DUNEDIN, Fla.—Louisville entered 2010 expecting to boast one of the nation's most potent offenses. With a deep, physical, athletic lineup, the Cardinals are certain to mash their way to plenty of victories this spring. But Louisville had to answer one big question: Who would replace departed lefthander Justin Marks atop the weekend rotation?
Two weeks into the season, it looks like that question has been answered. Junior righthander Thomas Royse was brilliant in Friday's 2-0 win against Michigan, allowing just two hits and two walks over six shutout innings while striking out nine.
"I can't take Justin Marks' place, everybody knows that—with the numbers that he put up, the records he holds at Louisville," Royse said. "I hope that I can somewhat fill his shoes, but I know our bullpen is much stronger than I think it ever has been since I've been here, and if I have any slack they're going to pick it up for me."
Royse showed glimpses of his talent last year before being sidelined with a stress fracture in his spine, but he said he has not felt any lingering effects from that injury this spring. On Friday, he leaned heavily upon his 88-92 mph fastball early in the game, spotting it wherever he liked to both sides of the plate. He used the fastball to rack up his first five strikeouts over three innings. But Louisville pitching coach Roger Williams said Royse began using his tight 74-77 mph slider more often in the middle innings as Michigan started to attack his fastball. He located the slider effectively to both sides of the plate and used it to collect three more strikeouts in the fourth and fifth innings. He mixed in an occasional changeup later in his outing, but Cardinals coach Dan McDonnell said he must continue to refine that offering.
"I live off my fastball, everybody knows that by now. I can usually put that where I want it," Royse said. "The slider comes and goes every now and then, but it seemed to work tonight. I get a much better feel for it (as the game progresses)—I get a much better feel for the mound and the surroundings."
Sidearming righthander Neil Holland followed with three perfect innings of relief to pick up the save. Holland, a junior who struggled with a higher arm slot for the first year and a half of his college career, was dropped down to the lower slot by Williams midway through last season. He took to it immediately, and Friday he ate up Michigan's hitters with a lively 87 mph fastball, a 73 mph Frisbee slider and a quality 73 mph changeup.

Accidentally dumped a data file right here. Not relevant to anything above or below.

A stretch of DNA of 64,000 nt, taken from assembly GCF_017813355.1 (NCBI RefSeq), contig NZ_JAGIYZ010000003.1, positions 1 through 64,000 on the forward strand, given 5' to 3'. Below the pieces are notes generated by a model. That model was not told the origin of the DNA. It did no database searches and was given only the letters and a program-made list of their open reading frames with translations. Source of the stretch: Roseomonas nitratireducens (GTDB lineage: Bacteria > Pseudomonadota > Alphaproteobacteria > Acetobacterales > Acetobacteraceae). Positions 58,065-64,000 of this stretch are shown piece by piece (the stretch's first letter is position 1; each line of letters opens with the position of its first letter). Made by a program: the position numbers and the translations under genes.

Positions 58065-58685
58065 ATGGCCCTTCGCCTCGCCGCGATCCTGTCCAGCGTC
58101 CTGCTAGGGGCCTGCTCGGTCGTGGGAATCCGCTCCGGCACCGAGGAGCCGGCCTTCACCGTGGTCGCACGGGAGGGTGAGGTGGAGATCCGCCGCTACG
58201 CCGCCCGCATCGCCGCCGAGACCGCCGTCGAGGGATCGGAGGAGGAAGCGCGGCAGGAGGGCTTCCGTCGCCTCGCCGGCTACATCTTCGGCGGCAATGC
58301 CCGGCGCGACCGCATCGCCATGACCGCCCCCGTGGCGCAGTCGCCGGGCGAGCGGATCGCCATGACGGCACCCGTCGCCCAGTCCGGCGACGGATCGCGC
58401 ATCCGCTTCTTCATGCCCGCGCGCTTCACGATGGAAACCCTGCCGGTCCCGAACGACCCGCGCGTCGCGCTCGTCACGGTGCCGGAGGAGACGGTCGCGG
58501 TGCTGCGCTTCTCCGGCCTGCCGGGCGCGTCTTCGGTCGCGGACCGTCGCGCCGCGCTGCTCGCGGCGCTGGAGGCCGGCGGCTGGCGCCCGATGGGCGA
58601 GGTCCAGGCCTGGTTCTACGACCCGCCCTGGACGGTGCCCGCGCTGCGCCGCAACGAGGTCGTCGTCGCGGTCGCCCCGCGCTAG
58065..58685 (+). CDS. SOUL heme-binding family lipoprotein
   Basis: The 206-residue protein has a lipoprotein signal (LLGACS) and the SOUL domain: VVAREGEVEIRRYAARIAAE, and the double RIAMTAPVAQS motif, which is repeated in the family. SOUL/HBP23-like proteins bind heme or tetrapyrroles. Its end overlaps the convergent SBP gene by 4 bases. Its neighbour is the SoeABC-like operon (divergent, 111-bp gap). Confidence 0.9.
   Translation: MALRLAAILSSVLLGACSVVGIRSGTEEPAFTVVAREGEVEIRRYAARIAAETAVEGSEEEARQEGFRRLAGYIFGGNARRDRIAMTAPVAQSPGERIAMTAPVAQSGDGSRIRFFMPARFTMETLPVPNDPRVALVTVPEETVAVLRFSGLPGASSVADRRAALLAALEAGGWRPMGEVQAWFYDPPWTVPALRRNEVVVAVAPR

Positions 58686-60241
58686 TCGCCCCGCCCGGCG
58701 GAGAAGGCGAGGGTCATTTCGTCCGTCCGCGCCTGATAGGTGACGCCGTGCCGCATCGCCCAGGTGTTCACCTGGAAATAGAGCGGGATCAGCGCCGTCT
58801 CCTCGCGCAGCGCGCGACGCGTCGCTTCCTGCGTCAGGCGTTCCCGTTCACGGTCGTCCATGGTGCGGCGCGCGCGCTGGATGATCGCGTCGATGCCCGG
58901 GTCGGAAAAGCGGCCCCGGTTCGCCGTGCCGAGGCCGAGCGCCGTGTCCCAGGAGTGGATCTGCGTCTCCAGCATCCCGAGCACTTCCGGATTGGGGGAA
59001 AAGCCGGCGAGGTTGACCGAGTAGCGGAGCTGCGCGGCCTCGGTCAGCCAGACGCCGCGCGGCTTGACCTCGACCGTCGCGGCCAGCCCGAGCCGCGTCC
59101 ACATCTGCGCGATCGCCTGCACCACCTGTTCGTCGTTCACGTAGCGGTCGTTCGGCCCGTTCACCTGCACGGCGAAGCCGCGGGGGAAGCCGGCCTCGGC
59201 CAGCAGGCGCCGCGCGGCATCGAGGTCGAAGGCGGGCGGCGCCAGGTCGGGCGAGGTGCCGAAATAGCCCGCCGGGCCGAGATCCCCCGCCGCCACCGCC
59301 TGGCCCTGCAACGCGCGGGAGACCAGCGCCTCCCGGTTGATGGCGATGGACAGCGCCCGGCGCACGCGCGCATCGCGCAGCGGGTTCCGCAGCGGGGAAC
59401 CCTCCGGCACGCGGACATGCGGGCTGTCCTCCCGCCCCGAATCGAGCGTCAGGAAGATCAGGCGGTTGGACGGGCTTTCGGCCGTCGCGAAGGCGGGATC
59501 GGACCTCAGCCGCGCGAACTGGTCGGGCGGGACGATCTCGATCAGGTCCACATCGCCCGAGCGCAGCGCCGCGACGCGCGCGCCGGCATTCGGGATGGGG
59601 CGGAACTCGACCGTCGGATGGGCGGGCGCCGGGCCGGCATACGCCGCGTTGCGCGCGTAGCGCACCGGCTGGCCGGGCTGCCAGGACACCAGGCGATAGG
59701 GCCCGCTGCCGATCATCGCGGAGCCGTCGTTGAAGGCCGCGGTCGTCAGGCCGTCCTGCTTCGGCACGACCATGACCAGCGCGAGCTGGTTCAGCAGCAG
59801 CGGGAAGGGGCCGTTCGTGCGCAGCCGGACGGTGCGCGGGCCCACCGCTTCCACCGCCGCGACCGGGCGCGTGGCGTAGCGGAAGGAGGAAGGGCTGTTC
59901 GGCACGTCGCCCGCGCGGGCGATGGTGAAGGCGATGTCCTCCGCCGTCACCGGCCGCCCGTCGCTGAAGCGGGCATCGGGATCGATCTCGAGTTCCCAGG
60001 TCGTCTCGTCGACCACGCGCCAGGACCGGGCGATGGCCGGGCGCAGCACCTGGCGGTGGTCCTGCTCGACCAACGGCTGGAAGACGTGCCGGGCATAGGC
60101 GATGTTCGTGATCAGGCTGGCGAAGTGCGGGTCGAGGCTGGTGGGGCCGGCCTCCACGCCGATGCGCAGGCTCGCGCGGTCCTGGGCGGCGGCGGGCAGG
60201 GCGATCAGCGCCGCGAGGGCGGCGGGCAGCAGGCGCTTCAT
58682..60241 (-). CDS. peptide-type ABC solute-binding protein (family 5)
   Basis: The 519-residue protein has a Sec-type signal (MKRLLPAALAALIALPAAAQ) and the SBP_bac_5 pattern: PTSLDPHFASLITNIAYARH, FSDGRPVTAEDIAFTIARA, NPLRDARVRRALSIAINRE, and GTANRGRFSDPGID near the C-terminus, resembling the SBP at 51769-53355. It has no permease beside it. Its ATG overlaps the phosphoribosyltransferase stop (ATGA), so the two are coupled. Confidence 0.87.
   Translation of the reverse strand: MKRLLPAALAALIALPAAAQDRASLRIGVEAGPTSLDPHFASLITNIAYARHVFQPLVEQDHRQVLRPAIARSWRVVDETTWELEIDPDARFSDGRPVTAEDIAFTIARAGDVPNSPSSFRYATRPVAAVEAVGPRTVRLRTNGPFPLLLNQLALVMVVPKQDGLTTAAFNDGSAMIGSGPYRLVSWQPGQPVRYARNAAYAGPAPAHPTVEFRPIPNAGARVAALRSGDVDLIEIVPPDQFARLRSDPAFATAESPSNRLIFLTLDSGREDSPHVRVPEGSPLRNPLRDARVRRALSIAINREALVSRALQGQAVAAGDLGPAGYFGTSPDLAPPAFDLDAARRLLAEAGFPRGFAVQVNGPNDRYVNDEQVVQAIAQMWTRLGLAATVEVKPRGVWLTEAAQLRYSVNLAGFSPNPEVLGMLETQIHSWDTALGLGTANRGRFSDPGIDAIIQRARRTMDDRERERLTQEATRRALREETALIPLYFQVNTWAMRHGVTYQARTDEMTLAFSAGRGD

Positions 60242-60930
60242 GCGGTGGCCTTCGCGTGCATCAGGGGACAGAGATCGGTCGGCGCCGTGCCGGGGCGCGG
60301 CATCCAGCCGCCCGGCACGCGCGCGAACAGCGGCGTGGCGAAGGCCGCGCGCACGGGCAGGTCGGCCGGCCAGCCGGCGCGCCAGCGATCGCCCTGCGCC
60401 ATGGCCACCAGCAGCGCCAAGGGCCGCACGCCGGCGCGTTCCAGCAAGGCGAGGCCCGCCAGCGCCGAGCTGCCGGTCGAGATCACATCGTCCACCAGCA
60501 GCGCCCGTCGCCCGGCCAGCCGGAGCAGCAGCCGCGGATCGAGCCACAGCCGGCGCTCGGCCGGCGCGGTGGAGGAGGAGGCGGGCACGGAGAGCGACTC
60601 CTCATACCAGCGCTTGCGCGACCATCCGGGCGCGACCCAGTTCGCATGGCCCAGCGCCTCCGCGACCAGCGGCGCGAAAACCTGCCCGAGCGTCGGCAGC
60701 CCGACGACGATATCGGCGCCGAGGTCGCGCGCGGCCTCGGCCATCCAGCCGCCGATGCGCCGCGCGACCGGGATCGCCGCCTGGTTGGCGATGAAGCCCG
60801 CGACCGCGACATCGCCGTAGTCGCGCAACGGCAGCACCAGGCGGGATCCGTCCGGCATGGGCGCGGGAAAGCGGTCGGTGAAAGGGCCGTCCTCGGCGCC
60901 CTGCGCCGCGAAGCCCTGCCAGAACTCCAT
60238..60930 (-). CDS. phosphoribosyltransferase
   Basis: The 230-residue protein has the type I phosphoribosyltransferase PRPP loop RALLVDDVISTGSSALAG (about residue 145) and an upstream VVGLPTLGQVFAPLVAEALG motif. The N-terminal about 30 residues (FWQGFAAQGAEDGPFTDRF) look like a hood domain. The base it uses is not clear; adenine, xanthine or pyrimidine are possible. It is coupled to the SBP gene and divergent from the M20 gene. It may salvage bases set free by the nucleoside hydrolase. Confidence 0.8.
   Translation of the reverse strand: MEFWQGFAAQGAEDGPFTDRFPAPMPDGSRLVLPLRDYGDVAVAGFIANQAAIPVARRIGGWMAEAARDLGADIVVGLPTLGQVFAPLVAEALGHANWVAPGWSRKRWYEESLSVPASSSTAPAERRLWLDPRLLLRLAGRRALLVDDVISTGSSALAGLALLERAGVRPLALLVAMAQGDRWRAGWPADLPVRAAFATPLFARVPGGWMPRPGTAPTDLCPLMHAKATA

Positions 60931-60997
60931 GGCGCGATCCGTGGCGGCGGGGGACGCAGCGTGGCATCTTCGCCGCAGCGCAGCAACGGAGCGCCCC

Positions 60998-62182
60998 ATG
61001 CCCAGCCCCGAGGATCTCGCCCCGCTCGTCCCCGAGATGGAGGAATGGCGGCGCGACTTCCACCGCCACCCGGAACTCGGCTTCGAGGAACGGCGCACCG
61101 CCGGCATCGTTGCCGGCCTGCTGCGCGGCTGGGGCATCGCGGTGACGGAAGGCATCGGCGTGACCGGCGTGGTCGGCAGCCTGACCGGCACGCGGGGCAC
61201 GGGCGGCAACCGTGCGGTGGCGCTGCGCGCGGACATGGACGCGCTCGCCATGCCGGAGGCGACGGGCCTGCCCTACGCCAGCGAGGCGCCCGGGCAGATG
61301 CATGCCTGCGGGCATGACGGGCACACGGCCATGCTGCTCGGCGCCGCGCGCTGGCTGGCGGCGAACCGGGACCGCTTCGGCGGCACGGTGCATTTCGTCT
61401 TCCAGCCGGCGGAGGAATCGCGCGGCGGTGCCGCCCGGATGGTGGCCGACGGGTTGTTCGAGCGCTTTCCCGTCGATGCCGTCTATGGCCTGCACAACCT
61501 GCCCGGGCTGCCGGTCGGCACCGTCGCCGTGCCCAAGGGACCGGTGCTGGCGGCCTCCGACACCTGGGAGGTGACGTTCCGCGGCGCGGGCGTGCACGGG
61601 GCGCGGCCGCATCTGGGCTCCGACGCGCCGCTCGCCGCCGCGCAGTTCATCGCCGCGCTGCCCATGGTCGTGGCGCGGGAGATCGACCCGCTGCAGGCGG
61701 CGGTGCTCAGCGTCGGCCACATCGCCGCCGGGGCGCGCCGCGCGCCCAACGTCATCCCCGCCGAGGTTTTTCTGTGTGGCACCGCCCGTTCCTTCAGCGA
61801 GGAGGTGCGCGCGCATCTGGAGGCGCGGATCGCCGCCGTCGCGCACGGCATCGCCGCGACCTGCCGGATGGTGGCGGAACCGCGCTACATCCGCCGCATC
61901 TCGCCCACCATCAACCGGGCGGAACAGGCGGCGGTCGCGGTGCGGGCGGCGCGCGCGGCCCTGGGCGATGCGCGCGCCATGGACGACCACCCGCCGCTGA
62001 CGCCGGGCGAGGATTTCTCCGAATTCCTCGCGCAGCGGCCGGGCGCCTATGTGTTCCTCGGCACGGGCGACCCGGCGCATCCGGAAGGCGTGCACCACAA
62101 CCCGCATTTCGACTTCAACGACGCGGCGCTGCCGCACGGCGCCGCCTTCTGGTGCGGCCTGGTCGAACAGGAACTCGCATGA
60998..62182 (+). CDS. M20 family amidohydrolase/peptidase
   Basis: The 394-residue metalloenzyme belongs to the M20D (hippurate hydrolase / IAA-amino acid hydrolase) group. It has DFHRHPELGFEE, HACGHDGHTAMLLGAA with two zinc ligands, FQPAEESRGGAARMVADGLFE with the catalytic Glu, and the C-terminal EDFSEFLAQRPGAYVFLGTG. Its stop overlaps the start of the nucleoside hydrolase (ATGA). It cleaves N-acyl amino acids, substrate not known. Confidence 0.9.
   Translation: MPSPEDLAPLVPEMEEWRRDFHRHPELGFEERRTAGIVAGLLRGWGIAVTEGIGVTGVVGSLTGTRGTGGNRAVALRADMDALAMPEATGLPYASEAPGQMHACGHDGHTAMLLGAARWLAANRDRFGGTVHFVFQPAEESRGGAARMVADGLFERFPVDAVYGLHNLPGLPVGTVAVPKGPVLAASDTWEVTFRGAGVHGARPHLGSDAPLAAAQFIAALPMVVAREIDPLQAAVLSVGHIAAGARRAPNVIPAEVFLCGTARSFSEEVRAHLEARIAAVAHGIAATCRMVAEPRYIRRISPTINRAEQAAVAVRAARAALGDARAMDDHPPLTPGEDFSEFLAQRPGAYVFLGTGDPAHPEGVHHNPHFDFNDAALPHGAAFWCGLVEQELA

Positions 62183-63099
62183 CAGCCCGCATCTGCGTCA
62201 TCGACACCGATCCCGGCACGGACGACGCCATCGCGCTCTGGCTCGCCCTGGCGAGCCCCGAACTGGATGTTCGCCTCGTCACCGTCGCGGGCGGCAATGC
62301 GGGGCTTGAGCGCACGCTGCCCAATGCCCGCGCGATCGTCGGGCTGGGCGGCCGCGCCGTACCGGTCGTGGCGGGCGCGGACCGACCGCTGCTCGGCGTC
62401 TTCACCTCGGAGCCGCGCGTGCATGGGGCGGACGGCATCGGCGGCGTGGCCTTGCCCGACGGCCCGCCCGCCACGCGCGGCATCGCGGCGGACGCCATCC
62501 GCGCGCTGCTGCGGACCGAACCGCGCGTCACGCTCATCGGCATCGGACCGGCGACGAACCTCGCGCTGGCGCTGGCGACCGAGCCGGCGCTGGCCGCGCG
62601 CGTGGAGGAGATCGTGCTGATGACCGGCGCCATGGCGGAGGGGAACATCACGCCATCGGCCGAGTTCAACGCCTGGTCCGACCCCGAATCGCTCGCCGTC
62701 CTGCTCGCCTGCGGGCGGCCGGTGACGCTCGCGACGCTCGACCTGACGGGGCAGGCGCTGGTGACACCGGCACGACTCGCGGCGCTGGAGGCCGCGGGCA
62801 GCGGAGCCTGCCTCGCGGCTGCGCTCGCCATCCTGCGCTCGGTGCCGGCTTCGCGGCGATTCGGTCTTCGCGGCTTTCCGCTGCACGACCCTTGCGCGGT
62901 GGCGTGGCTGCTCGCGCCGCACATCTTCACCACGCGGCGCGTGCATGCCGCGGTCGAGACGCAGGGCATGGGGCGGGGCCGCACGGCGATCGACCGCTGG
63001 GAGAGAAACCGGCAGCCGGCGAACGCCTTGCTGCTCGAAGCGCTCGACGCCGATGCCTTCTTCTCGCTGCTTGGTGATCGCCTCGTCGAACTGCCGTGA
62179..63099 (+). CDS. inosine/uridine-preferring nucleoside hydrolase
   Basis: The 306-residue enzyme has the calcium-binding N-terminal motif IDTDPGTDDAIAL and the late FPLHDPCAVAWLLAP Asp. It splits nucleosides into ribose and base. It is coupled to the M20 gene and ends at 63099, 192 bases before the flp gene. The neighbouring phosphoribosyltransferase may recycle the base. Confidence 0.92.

This was the second straight week Holland has come up big in the Louisville bullpen. In the finale of last weekend's series against Bowling Green, Holland was summoned in the first inning after the Falcons put up seven runs against starter Tony Zych. He worked five shutout innings, allowing just one hit and no walks while striking out five.
"He came in last week after we gave up that seven-spot in the first inning and put up about five zeroes, and then tonight, it shows you the confidence we have in him to leave him out there in the ninth when we have Bob Revesz and Gabriel Shaw ready to go in the bullpen," McDonnell said. "Neil looked great, so it's nice to know you can run guys out of the bullpen. I think in college baseball, because we don't play seven days a week and we have off days, I believe you go to the hot hand and if he's warmed up and loose and throwing well, you leave him out there. You used him for three innings so he's probably on the shelf tomorrow. You've got Revesz and Shaw ready to go tomorrow, and then on Sunday you use the next guy."
On a night when Louisville's dangerous lineup was limited to two runs on six hits by Michigan starter Alan Oaks and reliever Brandon Sinnery, the Cardinals showed they can also win games on the strength of their pitching and defense. Second baseman Adam Duvall and shortstop Ryan Wright each made terrific plays behind Royse and Holland. Wright, in particular, dazzled on a grounder deep into the hole between third and short, making a backhand stop on the run and firing a strike across his body to first baseman Andrew Clark, who stretched to a full split to rob Nick Urban in the seventh.
"I've been saying all along because we have such an experienced older club that Ryan Wright is a little under the radar," McDonnell said. "But you just saw his play tonight. If he's hitting fourth in our lineup, and you saw him make the play at short that he made, it shows you what we feel about him. And our kids know, he's a superstar.
"Yes, there are days when the offense can win games, but on a consistent basis, you must pitch and defend. And that was nice to see because we have a physical lineup, we have guys that live to hit, and there was a lot of frustration tonight. You've got to tip your hat to Michigan's guy—he was very good. He threw breaking balls for strikes, went in and out, located extremely well, kept his pitch count down. So I was most proud that we went out there and made plays after some tough at-bats . . . To be very successful in college baseball, to be a special club, you have to be able to do that."
It's early yet, but Louisville has the look of a special club.
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